25 February 2009

The Triumph of the RedHead

I win. Maps have been reinstated at school. I sent a few choice words to the principal, and she relented. And by a few I mean several.

It's long, and somewhat technical, and I don't really exect anyone to read it, but I'm proud of my letter. And so I present the winning argument:

[Professor Umbridge]

Maps, graphs and charts are an integral part of the Social Studies curriculum. Having the students create maps that demonstrate their understanding of historical and cultural information is an invaluable tool that is an essential part of an effective Social Studies classroom. Map assignments help the students master the TEKS, perform well on TAKS, and function at higher levels on Blooms Taxonomy.

The following TEKS require the use of map assignments:
WH.2A- identify elements in a contemporary situation that parallel a historical situation.
WH.11A - create thematic maps, graphs, charts, models, and databases representing various aspects of world history
WH.11B - pose and answer questions about geographic distributions and patterns in world history shown on maps, graphs, charts, models, and databases.
WH.12A - locate places and regions of historical significance
WH. 12B - analyze the effects of physical and human geographic factors on major events in world history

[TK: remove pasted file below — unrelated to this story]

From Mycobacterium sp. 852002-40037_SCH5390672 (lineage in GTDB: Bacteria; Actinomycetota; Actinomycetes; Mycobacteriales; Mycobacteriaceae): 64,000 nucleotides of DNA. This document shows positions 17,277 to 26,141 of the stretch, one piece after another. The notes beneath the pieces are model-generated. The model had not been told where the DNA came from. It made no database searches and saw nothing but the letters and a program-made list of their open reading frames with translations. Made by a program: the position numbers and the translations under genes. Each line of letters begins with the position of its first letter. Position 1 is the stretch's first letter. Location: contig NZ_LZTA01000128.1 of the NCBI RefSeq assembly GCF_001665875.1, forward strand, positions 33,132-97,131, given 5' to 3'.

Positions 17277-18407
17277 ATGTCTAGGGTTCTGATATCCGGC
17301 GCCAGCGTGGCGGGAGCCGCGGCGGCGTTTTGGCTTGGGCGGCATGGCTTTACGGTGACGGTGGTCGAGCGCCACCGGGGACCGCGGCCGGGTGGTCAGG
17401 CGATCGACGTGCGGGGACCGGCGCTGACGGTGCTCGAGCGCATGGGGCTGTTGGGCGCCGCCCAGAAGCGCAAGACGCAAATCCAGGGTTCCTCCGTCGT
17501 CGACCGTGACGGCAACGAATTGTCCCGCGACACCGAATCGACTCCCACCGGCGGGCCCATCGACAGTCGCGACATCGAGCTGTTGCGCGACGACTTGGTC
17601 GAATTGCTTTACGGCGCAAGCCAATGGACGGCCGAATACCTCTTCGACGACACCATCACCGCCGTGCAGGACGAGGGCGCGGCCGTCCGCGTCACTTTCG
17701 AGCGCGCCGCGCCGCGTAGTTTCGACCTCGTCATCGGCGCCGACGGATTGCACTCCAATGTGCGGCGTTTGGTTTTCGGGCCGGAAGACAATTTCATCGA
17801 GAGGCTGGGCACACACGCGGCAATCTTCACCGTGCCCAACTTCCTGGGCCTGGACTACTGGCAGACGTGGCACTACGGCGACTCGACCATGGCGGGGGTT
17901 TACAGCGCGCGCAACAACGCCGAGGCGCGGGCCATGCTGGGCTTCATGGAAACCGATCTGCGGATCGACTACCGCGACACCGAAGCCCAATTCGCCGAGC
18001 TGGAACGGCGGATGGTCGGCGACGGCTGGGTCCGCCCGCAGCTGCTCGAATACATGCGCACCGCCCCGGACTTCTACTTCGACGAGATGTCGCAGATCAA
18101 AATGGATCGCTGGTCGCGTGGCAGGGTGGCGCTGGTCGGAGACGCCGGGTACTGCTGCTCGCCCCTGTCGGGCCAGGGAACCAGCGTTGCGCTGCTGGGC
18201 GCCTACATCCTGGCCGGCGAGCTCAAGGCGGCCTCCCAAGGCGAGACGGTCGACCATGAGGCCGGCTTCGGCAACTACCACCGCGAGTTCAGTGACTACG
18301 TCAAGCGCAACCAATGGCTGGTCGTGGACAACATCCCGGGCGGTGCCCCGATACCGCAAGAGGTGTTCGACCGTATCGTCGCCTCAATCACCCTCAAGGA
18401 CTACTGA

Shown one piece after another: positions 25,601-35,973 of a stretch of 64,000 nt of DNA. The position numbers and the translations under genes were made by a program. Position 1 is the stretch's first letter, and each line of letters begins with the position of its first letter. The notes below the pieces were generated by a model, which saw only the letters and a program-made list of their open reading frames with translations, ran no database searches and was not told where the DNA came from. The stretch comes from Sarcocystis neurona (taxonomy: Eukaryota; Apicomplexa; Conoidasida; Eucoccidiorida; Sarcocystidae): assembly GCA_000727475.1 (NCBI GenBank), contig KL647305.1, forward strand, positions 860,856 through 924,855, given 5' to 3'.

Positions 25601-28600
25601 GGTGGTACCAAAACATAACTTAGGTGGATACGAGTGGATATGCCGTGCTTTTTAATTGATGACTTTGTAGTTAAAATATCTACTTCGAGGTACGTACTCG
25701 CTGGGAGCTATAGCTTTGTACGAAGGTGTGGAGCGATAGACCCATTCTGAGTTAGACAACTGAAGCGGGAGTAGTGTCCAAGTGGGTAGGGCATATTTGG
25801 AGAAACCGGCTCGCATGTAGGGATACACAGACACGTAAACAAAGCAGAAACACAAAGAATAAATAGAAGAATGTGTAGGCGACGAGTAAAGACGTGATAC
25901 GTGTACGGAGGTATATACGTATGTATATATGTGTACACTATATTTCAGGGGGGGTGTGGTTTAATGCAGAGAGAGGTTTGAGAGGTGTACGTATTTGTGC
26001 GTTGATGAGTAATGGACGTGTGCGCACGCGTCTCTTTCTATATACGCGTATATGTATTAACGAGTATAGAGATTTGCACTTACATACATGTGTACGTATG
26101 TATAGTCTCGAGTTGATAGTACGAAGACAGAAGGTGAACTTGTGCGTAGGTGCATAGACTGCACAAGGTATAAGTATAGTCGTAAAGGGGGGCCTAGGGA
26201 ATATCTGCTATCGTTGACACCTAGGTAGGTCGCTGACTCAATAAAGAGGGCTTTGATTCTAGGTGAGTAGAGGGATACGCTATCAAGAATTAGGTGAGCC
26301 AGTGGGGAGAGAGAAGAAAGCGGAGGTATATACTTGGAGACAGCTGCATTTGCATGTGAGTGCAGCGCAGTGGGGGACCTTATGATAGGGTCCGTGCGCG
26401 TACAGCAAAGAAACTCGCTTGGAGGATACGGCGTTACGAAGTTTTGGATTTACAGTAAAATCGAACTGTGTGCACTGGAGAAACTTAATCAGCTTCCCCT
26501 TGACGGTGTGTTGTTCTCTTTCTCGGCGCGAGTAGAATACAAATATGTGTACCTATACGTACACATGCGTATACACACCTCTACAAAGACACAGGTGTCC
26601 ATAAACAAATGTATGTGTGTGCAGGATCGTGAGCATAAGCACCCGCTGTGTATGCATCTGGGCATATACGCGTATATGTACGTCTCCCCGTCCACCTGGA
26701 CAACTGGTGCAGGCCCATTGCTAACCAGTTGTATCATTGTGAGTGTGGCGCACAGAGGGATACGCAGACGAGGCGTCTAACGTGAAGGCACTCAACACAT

WH. 12C - interpret historical and contemporary maps to identify and explain geographic factors that have influenced people and events in the past.
WH. 26C - interpret and create databases, research outlines, bibliographies, and visuals including graphs, charts, timelines, and maps
WH. 26D - transfer information from one medium to another, including written to visual and statistical to written or visual
WG. 21C - construct and interpret maps to answer geographic questions, infer geographic relationships, and analyze geographic change

A significant majority of the questions on the Social Studies TAKS test are on maps, graphs, and charts. A student that does not have the ability to correctly interpret the information on a map cannot pass the TAKS test. In our department we have found that students are better able to decipher and analyze a map if they have had practice not only in seeing maps that other people have made, but also in being challenged to present information on a map themselves. Students who complete map assignments constantly throughout the year are better prepared to score well on TAKS

When a student is asked to create a map they are operating at a very high level on Blooms Taxonomy. They take information from a variety of sources (usually written and oral) and synthesize it into an organized visual collection of information that demonstrates a high level of understanding. In all of the map assignments our department gives the assignment takes that synthesis one step further into evaluation when the students are asked high level questions about the map they have created.

Maps are also a valuable form of differentiated instruction that can reach students who are visual and kinesthetic learners, and are a good way for ESL and LEP students to demonstrate their knowledge of the subject without the interference of a language barrier.

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